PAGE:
India to harbour cruise policy

Eyeing the untapped potential of cruise tourism, the government has taken earnest steps to develop and promote this segment aggressively. A cruise tourism policy is on the cards to help ease the business and propel revenue for India from this sector as well.

The Ministry of Tourism (MOT), in collaboration with the Ministry of Shipping (MOS), is working on a fast track mode to bring out a policy promoting cruise tourism in India. Rashmi Verma, Secretary-Tourism, Government of India, informs that in the year 2016-2017, a total of 158 cruise ships visited India over 103 ships in 2013- 14. Also, the number of cruise passengers disembarking in India increased from 80,645 in 2013-14 to 191,725 cruise passengers in 2016-17. With this policy initiative, the number of cruise vessels visiting India is expected to go up to 700.

Mahesh Sharma, Tourism Minister, Government of India, says, “With a 7500-kmlong coastline, India has taken some key steps to promote cruise tourism, which includes relaxation of policies and roping in global consultants. Cruise tourism is a high-end luxury tourist segment and local economy also gains from it.” He adds that as per the estimates in a draft report by consultants, for various scenarios in case of low growth, mid growth and high growth, the number of cruise passengers is likely to be 4.72 lakh, 27.18 lakh and 39.41 lakh, respectively, by the year 2042-2043 and the number of cruise ships could go up to 955 by 2042-2043.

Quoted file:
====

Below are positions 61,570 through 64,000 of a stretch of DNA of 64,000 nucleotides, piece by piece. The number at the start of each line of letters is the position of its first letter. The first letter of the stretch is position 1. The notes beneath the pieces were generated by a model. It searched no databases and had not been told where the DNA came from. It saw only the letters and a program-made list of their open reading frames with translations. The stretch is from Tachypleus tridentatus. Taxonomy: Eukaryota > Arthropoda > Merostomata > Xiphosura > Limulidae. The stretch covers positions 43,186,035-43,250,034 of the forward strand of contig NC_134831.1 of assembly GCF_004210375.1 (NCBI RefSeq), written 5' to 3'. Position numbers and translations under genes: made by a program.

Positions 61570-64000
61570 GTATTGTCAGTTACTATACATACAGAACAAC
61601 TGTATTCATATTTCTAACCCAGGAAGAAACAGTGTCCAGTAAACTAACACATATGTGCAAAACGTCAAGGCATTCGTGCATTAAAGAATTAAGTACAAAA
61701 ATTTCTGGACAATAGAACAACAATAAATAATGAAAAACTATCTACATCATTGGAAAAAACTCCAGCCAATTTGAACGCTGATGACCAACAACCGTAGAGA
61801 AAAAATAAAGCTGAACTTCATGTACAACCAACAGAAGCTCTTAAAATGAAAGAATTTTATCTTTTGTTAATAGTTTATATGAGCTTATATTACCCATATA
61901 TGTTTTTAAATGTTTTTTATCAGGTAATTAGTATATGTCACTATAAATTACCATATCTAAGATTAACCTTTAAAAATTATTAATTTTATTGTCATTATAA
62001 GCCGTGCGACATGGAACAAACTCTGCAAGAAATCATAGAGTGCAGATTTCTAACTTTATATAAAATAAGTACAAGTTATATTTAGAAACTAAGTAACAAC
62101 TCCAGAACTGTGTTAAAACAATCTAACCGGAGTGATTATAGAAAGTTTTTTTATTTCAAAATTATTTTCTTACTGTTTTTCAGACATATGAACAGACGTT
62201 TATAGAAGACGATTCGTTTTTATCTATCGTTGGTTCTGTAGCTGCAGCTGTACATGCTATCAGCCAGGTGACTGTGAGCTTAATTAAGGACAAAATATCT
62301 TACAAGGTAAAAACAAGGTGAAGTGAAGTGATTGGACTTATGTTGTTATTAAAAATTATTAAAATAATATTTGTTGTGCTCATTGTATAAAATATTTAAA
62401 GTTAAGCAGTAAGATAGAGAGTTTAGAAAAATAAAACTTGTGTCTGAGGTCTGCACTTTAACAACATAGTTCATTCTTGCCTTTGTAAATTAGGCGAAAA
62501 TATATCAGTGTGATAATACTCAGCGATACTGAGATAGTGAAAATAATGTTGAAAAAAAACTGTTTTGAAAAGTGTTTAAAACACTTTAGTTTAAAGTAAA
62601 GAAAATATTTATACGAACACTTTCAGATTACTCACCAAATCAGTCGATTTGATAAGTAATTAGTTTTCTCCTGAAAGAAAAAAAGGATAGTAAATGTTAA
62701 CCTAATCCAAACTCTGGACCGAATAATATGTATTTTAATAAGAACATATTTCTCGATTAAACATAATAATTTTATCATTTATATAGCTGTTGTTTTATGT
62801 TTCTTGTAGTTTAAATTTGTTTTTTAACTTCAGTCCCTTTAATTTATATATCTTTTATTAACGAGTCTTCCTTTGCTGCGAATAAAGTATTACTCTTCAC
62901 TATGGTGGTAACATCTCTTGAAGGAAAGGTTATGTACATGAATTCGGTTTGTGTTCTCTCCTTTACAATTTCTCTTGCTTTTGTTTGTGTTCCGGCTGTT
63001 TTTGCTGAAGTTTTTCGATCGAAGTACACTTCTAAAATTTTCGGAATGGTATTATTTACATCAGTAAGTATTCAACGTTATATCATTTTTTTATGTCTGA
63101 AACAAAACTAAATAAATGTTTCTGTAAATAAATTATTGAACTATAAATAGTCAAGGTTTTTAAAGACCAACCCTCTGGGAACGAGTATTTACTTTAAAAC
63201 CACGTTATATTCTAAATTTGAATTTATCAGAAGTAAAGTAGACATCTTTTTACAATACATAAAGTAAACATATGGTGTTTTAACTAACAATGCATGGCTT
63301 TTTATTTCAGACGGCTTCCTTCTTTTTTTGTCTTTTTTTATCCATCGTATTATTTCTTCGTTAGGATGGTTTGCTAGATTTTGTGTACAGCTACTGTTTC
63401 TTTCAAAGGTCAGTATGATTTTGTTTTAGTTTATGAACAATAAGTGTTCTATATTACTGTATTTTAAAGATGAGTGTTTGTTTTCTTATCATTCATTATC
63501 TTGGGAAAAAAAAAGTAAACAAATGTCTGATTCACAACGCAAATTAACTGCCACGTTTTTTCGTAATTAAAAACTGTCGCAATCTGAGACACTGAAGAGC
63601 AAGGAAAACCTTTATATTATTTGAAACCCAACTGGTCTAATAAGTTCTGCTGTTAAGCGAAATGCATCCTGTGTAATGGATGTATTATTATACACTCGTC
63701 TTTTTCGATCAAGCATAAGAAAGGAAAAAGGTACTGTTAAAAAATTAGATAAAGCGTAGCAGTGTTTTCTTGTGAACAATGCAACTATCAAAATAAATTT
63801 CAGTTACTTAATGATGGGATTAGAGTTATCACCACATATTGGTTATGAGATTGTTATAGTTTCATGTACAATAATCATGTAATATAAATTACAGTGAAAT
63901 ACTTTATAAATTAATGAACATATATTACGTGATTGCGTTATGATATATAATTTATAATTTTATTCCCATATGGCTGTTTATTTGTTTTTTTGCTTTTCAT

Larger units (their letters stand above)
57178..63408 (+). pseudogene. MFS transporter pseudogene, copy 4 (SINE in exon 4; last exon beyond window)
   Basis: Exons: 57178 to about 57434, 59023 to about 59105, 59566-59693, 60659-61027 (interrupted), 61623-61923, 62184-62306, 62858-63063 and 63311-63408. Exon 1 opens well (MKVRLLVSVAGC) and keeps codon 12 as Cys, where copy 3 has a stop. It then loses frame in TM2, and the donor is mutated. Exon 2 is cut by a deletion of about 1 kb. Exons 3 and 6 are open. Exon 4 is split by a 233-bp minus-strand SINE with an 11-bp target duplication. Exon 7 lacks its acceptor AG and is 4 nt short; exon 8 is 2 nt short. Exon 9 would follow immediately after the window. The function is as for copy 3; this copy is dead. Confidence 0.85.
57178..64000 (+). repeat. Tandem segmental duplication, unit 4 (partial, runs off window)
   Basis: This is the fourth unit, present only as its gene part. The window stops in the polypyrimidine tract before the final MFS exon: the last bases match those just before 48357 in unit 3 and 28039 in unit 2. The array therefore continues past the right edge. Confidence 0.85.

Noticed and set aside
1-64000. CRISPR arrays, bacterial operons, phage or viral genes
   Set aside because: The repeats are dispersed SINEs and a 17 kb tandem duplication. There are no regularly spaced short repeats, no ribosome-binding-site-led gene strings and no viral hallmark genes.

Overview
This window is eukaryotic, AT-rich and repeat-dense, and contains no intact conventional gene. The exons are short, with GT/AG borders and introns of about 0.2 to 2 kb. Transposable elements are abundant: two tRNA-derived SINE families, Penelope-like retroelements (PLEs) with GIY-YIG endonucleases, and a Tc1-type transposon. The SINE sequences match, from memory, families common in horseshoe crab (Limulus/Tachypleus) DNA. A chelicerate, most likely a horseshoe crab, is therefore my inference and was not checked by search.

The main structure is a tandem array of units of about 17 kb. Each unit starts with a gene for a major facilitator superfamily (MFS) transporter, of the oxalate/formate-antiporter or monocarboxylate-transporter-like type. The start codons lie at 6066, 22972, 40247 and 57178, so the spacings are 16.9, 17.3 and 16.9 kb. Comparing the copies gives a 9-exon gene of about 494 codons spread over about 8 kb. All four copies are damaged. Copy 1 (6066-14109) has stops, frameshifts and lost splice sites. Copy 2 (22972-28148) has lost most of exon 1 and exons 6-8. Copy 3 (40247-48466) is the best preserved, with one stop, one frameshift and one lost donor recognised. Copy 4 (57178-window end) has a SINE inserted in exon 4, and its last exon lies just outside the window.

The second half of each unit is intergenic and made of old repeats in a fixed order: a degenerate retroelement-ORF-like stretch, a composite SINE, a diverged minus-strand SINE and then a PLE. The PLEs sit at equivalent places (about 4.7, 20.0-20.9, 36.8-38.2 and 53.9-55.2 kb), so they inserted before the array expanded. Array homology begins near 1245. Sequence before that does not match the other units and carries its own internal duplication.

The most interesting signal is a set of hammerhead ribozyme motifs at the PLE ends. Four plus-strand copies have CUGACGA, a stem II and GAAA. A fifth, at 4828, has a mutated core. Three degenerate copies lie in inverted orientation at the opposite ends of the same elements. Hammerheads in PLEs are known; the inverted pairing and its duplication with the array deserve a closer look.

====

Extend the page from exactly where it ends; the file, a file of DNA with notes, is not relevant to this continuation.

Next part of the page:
A workshop was organised recently where representatives from MOT, MOS, Bureau of Immigration, Central Industrial Security Force (CISF) and Department of Revenue (Customs) and international consultants, etc., came together. Verma says, “The workshop between the two ministries was a landmark event in promotion of cruise tourism in India. We have sanctioned projects in Tamil Nadu, Kerala and Goa for infrastructure development at the ports. We also need to promote river cruising.”

Listing out the initiatives already being taken to promote cruise tourism, Nitin Gadkari, Minister of Shipping, Government of India, informed that modern cruise terminals are being developed at five major ports — Mumbai, Goa, Mangalore, Chennai and Kochi, which will include hospitality, retail shopping and restaurants. As many as 200 minor ports will also develop jetties for easy transportation of cruise passengers. “We offer e-visa facilities at all major ports; and have introduced e-landing card for the convenience of cruise passengers among other initiatives.” Gadkari also informed that the transportation potential of 111 inland waterways will also be tapped. Work will begin by the end of this year to develop 10 of these 111 inland waterways while work is already in progress in Ganga and Brahmaputra.

Ships are now allowed to stay for three days, up from the 24 hours designated earlier; and rules have been simplified. Easier standard operating procedure for cruise operations involving multiple agencies has already been issued. The government has allowed foreign flag vessels to call at Indian ports without securing a licence from the Director General of Shipping till February 5, 2024. Also, major ports will offer a minimum of 30 per cent rebate across the board on all vessel-related charges for cruise shipping and not levy any priority fee. Incentives to push cruise liners to make major ports as home ports include a rebate of 25 per cent in vessel charges, add to the existing 40 per cent discount for coastal vessels.

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